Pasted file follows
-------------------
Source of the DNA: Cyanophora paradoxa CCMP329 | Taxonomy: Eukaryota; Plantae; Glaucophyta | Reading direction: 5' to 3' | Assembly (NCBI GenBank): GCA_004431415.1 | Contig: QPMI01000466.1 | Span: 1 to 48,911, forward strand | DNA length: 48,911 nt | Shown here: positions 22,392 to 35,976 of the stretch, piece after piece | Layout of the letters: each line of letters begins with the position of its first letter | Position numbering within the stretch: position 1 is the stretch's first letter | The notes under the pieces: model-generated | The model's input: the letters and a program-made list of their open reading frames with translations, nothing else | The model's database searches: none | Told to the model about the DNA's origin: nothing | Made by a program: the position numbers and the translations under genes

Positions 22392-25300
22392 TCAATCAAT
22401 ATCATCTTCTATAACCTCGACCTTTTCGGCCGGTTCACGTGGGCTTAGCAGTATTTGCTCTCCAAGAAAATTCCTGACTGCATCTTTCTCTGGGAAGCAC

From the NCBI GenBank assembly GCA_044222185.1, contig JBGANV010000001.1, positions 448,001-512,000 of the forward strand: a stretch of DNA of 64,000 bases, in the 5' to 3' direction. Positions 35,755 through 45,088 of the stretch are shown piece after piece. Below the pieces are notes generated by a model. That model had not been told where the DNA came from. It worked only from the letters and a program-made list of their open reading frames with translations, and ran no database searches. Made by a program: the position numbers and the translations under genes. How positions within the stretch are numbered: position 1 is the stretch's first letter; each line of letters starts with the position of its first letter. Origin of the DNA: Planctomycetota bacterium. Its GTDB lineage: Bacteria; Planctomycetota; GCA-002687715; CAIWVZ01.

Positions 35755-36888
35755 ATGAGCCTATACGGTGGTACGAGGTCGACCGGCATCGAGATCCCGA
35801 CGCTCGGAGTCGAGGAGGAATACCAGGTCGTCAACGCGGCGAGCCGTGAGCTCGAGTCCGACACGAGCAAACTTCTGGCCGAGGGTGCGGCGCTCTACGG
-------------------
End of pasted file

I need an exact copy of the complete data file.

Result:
Source of the DNA: Cyanophora paradoxa CCMP329 | Taxonomy: Eukaryota; Plantae; Glaucophyta | Reading direction: 5' to 3' | Assembly (NCBI GenBank): GCA_004431415.1 | Contig: QPMI01000466.1 | Span: 1 to 48,911, forward strand | DNA length: 48,911 nt | Shown here: positions 22,392 to 35,976 of the stretch, piece after piece | Layout of the letters: each line of letters begins with the position of its first letter | Position numbering within the stretch: position 1 is the stretch's first letter | The notes under the pieces: model-generated | The model's input: the letters and a program-made list of their open reading frames with translations, nothing else | The model's database searches: none | Told to the model about the DNA's origin: nothing | Made by a program: the position numbers and the translations under genes

Positions 22392-25300
22392 TCAATCAAT
22401 ATCATCTTCTATAACCTCGACCTTTTCGGCCGGTTCACGTGGGCTTAGCAGTATTTGCTCTCCAAGAAAATTCCTGACTGCATCTTTCTCTGGGAAGCAC

From the NCBI GenBank assembly GCA_044222185.1, contig JBGANV010000001.1, positions 448,001-512,000 of the forward strand: a stretch of DNA of 64,000 bases, in the 5' to 3' direction. Positions 35,755 through 45,088 of the stretch are shown piece after piece. Below the pieces are notes generated by a model. That model had not been told where the DNA came from. It worked only from the letters and a program-made list of their open reading frames with translations, and ran no database searches. Made by a program: the position numbers and the translations under genes. How positions within the stretch are numbered: position 1 is the stretch's first letter; each line of letters starts with the position of its first letter. Origin of the DNA: Planctomycetota bacterium. Its GTDB lineage: Bacteria; Planctomycetota; GCA-002687715; CAIWVZ01.

Positions 35755-36888
35755 ATGAGCCTATACGGTGGTACGAGGTCGACCGGCATCGAGATCCCGA
35801 CGCTCGGAGTCGAGGAGGAATACCAGGTCGTCAACGCGGCGAGCCGTGAGCTCGAGTCCGACACGAGCAAACTTCTGGCCGAGGGTGCGGCGCTCTACGG